ActiveWords is a nifty free program that does seven useful things when you type key words or letter combinations and hit the space bar. In fact, the developers believe program's seven categories make up the 80 percent of computing tasks in the 80/20 paradigm: Substitute Text, Launch a Program, Open a Document, Navigate to an Internet Site, Send E-Mail, Open a Folder, and Scripting. You specify your ActiveWords using quick, easy commands, and then associate the words with one of the seven tasks via simple wizards. It lets you create easy-to-remember shortcuts that do what you need most often: Type "addy," for example, and have ActiveWords fill in your entire address. Or launch a program by typing its initials. Open a Web site with a word you're typing anyway; a dictionary site, for example.
ActiveWords' main interface is a thin toolbar that appears at the top of your desktop and looks like part of a maximized application. A Menu and basic icons flank a display that shows text as it's typed. Clicking the ActiveWords symbol on the right-hand side calls up a dialog for selecting basic ActiveWord commands such as add, help, find, and weather (which fetches weather information) as well as editing and customizing the choices. We began with the video tutorial, which is brief and does an excellent job of walking new users through each function. We typed "add," hit the space bar twice, and the Add ActiveWords wizard opened. We selected Open a Document, browsed to a file, selected it, labeled the action, created a four-letter ActiveWord, deselected the Confirmation Flag (since the "word" was an abbreviation, not standard English) and created an active word, which launched the silly GIF animation we'd selected when we typed it and hit the spacebar: pretty neat. It'll be well worth your time to create ActiveWords for your name, address, and groups of email addresses, and for launching programs you often use but don't want on the Start menu. Whatever it is you want to do quicker, ActiveWords can make it so.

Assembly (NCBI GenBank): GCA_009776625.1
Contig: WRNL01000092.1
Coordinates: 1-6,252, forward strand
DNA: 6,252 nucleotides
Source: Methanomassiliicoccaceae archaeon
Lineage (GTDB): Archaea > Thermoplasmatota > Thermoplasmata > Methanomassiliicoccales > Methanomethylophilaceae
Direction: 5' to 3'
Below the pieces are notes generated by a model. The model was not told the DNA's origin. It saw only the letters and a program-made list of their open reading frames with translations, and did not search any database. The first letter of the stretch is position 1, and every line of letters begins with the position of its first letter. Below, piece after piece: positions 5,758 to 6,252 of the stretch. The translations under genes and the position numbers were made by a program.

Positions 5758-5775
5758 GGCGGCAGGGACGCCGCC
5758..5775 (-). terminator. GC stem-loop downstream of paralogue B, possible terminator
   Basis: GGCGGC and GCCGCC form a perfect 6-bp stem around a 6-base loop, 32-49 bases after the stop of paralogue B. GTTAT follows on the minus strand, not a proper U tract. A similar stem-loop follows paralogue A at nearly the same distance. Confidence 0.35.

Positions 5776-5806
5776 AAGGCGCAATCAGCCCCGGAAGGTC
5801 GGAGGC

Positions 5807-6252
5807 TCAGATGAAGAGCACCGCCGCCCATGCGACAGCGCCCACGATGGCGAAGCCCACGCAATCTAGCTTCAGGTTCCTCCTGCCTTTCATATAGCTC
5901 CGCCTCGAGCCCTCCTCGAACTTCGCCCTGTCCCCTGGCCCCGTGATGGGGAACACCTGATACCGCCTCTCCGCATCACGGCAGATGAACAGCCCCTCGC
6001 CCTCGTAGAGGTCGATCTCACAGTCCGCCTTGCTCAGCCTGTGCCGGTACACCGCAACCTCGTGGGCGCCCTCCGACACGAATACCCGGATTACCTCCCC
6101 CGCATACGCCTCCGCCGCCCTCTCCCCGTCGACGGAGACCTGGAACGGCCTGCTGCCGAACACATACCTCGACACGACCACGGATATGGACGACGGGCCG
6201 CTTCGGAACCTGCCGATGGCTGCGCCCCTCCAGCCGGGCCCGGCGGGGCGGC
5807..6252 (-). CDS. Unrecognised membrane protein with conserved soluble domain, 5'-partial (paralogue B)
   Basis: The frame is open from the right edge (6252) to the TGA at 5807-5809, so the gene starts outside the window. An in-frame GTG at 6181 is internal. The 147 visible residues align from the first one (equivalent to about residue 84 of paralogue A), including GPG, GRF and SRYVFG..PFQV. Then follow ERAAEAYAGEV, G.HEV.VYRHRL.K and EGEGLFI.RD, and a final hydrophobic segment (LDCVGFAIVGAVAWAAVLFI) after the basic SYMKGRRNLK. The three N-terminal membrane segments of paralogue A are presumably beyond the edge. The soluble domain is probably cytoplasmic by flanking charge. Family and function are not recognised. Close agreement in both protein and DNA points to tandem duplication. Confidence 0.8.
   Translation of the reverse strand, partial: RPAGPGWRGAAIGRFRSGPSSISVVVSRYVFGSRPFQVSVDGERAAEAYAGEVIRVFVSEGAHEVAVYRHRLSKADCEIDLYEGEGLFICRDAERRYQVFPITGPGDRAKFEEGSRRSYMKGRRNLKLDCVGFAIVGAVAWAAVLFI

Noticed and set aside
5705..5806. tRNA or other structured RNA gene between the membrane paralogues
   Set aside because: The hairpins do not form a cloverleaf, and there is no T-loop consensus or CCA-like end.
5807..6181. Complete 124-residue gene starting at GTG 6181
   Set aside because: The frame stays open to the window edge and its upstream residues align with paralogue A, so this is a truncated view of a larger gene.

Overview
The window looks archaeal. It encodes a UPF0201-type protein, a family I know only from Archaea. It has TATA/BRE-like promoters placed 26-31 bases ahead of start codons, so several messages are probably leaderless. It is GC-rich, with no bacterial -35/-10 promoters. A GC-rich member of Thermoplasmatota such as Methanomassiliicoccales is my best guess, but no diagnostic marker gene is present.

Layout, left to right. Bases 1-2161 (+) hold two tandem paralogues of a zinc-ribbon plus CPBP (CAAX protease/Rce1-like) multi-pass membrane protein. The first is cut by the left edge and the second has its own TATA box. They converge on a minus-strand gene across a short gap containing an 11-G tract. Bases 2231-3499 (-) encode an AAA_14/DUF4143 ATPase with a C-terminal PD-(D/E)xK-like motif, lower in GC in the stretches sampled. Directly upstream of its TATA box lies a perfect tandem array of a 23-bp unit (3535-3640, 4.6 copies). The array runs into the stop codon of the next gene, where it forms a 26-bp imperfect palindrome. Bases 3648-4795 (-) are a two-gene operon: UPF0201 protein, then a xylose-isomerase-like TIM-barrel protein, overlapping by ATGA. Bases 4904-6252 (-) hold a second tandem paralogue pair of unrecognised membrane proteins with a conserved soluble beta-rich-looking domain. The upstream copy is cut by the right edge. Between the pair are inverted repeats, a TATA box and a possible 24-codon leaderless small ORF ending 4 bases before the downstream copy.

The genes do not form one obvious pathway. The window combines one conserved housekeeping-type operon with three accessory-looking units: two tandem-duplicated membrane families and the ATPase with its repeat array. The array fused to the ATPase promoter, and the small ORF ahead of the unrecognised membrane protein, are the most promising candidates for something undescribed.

The freeware version is limited to 30 ActiveWords, which is probably more than most users need anyway. Power users can get the commercial version, which handles more like 20,000 ActiveWords.